The penis is now still owned by Dr. Lattimer's daughter. She was recently offered $ 100,000 for it, but refuses to sell it. If, as Freud suggested, the collector is a sexually maladjusted misanthrope, then the emperor's phallus is an incomparably attractive object. He is the embodiment of masculine strength and domination. However, the Freudian paradigm has never considered female collectors and does not explain the attractiveness of such things to them.
In any case, it's time to let Napoleon's penis rest in peace with his master. Museums are gradually moving away from displaying human remains, advocating that proper burial rites for body parts can be performed. Napoleon's penis must also be allowed to return home and reunite with the rest of his mortal body.
If you are intrigued by this turbulent period of French history, read our article about Napoleon's closest comrade-in-arms and relative: 6 curious facts about the general of Napoleon - Gascon, who hated the monarchy, and himself became a king.
Popular by topic
Pepsi is the undisputed global soft drink giant. It has long been firmly rooted in the Russian market. It started back in the early 1970s, when Russia was part of the Soviet Union. It was the first swallow of the hostile capitalist world to enter the communist market. At that time, the rivalry between the two countries was so fierce that it becomes unclear how the American company managed to do this?
Why the Americans were afraid of Alexander Abdulov, how he almost ruined Azerbaijan and other little-known facts about the actor
On May 29, the famous actor and film director, People's Artist of Russia Alexander Abdulov could have turned 68, but he has been dead for 13 years. It is difficult to name an artist who would enjoy the same truly popular love and by his participation alone ensured the film the status of a cult cinema. Wherever he appeared, he was in the spotlight and made an unforgettable impression on the public. True, it was not always unambiguous. He had his heart broken in his youth, which caused him to try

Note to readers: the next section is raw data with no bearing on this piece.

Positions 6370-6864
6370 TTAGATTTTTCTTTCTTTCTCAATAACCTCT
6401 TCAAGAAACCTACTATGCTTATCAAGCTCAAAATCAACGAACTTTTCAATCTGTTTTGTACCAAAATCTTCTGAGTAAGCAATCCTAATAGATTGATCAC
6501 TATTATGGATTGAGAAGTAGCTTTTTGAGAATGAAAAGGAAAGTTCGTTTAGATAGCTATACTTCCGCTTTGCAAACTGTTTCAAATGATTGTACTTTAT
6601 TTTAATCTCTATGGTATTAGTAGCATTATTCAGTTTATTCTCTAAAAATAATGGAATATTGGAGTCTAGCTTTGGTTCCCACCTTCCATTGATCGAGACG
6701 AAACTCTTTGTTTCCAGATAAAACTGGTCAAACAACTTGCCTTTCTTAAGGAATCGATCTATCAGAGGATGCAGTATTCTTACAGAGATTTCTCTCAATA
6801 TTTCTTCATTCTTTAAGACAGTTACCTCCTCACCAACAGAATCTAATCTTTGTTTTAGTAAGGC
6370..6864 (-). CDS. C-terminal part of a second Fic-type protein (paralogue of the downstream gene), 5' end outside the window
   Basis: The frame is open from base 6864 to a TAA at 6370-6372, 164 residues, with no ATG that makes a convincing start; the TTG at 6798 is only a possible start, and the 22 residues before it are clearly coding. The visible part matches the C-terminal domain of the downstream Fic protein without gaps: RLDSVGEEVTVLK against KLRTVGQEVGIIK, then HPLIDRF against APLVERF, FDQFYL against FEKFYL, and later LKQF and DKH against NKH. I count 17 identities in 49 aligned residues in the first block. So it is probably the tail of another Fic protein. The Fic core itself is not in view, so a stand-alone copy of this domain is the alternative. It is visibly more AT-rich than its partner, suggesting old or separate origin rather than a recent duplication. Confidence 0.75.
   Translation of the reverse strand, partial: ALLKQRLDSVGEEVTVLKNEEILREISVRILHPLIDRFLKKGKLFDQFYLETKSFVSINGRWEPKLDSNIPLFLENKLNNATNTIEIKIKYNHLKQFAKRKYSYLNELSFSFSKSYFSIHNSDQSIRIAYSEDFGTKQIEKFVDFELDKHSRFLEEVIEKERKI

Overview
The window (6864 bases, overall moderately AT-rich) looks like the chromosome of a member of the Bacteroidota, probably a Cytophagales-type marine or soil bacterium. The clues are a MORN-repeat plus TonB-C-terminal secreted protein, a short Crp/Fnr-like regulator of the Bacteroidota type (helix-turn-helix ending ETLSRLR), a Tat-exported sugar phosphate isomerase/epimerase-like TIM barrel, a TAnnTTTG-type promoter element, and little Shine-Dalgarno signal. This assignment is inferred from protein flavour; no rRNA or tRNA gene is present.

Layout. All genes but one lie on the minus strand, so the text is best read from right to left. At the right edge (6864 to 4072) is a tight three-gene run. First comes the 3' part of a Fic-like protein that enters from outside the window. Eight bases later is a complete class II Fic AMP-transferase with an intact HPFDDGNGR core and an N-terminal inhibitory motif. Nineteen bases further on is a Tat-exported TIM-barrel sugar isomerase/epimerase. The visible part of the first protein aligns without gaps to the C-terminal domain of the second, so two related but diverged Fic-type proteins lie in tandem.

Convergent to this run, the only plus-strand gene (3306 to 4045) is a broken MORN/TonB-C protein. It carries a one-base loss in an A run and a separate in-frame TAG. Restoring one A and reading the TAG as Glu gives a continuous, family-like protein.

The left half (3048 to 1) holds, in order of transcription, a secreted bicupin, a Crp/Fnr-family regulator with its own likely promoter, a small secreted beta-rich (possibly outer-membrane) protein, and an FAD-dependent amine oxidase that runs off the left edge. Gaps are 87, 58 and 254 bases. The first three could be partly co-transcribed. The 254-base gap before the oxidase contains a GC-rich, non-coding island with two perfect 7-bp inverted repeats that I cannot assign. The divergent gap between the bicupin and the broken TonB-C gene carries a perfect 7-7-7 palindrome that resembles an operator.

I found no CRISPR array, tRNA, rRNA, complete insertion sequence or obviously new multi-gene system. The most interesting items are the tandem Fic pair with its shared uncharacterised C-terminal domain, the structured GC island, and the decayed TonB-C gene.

Not only the husband of Lisa Boyarskaya: Little-known facts about the star of "Trigger" Maxim Matveyev
More recently, this actor, who recently celebrated his 39th birthday, was mentioned in the media primarily in connection with his marital status - for more than 10 years he has been married to the successor of the famous acting dynasty Elizaveta Boyarskaya. Maxim Matveev has been acting in films since he was 25, but his deafening popularity came to him only after 35, when "Anna Karenina", "Trigger" and "Sherlock in Russia" were released. Today Boyarskaya is more often called "the wife of Maxim Matveyev", and he himself is spoken of as one
In memory of Valentin Gaft: Unsuccessful love scenes, fake epigrams and other little-known facts about the famous artist
The famous theater and film actor, writer, People's Artist of the RSFSR Valentina Gafta became widely known not only as a performer of vivid roles in the films "Garage", "Say a Word about the Poor Hussar", "Forgotten Melody for the Flute", "Sorcerers", but also as the author of philosophical poems and poignant epigrams, because of which his relations with colleagues often deteriorated. Who actually created some of the lyrics attributed to Gaft, why the actors were offended at him, and why the actresses did not want to play with neither
Until recently, almost every country in Europe had its own ruling dynasty. But the twentieth century was merciless towards monarchies, and all traditionally Orthodox countries now live without kings. Princesses, once born to become queens in other states, eventually got a different fate